could someone explain this sentence, i have a hard time understanding why it means "this does not concern you"
Duolingo, for some odd reason, doesn't seem to teach words with separable prefixes before they "seperate" it. The word angehen means "to concern", and in the sentence the prefix was moved to the end of the sentence and the word is conjugated. So in short the sentence literally means "This concerns you nothing." Often I must use dict.cc to figure these kinds of words out.
I hope this helped. :)
Because jemanden etwas angehen has two objects -- in das geht Sie nichts an, the first object is Sie "you" and the second one is nichts "nothing".
nicht is not an object.
It's a bit like trying to replace "That is none of your business" with "That is not of your business", or "That has nothing to do with you" with "That hasn't to do with you" -- you can't replace the "none" or "nothing" with a "not".
I almost understand this sentence, except that Sie and nichts seem to both be direct objects. If nichts is a pronoun, why wouldn't Sie be Ihnen, making it dative case? Meaning something more like "That concerns to you nothing." Or if nichts wasn't a pronoun, but rather an adverb, nicht, making it the more appropriate "That does not concern you.". I don't understand how you can have both.
Das betrifft Sie nicht = that does not have a connection with you; it does not "touch" you; it does not concern you
Das geht Sie nichts an = that's none of your business; you shouldn't stick your nose into this
Slightly different meaning, plus the second one is rather more rude.
"an" needs to go at the end. The only instance where it could be "angehen" and not "gehen...an" is when the verb goes at the end of the clause. For example:
- Gehen Sie weg, weil es Sie nicht angeht. = Go away, because it doesn't concern you.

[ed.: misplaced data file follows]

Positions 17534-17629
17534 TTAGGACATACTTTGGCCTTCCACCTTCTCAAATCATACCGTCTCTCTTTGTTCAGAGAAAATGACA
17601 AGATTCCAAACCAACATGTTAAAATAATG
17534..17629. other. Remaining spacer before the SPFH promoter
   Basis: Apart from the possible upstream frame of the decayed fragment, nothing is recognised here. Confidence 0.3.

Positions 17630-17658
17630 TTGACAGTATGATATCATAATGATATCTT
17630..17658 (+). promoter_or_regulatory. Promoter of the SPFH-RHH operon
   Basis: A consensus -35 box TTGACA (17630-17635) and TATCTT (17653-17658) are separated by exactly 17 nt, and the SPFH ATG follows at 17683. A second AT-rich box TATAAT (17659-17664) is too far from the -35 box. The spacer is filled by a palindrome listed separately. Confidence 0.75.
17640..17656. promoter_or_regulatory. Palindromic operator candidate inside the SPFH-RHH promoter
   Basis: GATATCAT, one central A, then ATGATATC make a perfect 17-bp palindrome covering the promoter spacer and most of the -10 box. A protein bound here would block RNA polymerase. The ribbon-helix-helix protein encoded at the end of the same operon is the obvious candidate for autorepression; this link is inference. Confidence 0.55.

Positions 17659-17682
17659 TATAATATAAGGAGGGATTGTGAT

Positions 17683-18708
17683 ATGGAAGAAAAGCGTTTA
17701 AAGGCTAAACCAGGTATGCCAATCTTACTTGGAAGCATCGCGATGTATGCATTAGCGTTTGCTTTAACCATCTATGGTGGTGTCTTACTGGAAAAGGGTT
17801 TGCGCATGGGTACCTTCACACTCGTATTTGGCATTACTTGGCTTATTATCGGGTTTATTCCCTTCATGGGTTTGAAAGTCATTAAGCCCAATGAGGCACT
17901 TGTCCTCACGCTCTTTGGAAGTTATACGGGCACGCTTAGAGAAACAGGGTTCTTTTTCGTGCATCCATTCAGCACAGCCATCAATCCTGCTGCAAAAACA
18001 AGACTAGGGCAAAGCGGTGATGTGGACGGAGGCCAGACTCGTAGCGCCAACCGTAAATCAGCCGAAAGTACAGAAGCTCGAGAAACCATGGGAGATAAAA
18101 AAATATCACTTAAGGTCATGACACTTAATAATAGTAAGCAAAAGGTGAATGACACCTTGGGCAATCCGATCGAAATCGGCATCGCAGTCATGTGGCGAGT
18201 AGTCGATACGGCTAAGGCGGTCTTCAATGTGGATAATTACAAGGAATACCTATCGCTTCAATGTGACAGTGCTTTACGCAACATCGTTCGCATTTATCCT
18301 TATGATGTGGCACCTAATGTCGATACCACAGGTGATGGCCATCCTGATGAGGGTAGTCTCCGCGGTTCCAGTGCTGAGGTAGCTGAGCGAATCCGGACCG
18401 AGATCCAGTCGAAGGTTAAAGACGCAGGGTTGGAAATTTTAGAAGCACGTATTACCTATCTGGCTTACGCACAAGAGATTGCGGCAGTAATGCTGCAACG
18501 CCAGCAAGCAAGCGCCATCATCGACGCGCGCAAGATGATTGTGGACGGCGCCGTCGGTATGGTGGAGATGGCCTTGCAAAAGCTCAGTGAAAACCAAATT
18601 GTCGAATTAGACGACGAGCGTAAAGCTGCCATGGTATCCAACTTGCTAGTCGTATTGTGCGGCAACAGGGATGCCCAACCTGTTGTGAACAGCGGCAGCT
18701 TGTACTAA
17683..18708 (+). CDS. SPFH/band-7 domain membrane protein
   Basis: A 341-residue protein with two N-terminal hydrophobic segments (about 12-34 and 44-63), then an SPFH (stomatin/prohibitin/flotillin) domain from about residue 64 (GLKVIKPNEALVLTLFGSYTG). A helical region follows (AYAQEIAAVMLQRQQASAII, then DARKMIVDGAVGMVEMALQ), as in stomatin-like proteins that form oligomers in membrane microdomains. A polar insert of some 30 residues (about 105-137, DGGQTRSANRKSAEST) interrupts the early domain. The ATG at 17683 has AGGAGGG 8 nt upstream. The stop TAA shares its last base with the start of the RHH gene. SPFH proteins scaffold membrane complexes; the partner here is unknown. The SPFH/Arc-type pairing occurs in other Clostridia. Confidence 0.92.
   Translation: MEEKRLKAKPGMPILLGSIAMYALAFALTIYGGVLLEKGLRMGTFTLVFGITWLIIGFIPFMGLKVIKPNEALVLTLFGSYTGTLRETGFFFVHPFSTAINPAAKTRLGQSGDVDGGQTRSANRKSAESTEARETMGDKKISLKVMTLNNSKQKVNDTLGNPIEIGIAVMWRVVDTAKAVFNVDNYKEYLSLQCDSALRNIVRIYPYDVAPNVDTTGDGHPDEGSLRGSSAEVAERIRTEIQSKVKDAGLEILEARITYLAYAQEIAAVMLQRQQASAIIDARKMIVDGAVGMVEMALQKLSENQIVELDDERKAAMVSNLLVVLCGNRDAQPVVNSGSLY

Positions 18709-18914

- Das wird Sie nicht angehen. = That will not concern you.
Regardless of whether "an" may go in front of "geht," "angehen" isn't correct here because "das" is the subject, meaning the verb has to be in the third person singular.
If you would like any additional information on this type of verb—called a separable verb—you can check out a post I wrote about it in the Dutch forums. Separable verbs work the same in both languages. :)
So, to clarify, the verb isn't "gehen -to go" it's "angehen - to concern"?
Thus the literal word for word translation would be "that concerns you not"
Nope! Pay close attention to the distinction between nicht (not) and nichts (nothing).
A literal translation would be "It concerns you nothing". (In other words, it does not concern you even a little bit.)
Ah right I missed that "s". Also though, did we encounter the angehen verb before this? For if not that might be what's throwing a lot of people. I feel like we could use a bit more introduction to that word before diving into deep waters with it so to speak. Just an idea, as this really was perplexing for a while.
Also though, did we encounter the angehen verb before this?
I think not. The geht ... an sentences were added by a user who I believe is connected to the Pearson course, and the Pearson people seem to have a different idea of the order in which to present things than our volunteer contributors (using Sie before we introduce it is another favourite). The sentence is listed under the preposition an, which is not appropriate.
The whole Pearson thing was - and continues to be - a bit of a mess as it does not always mesh well with the contributor-curated course.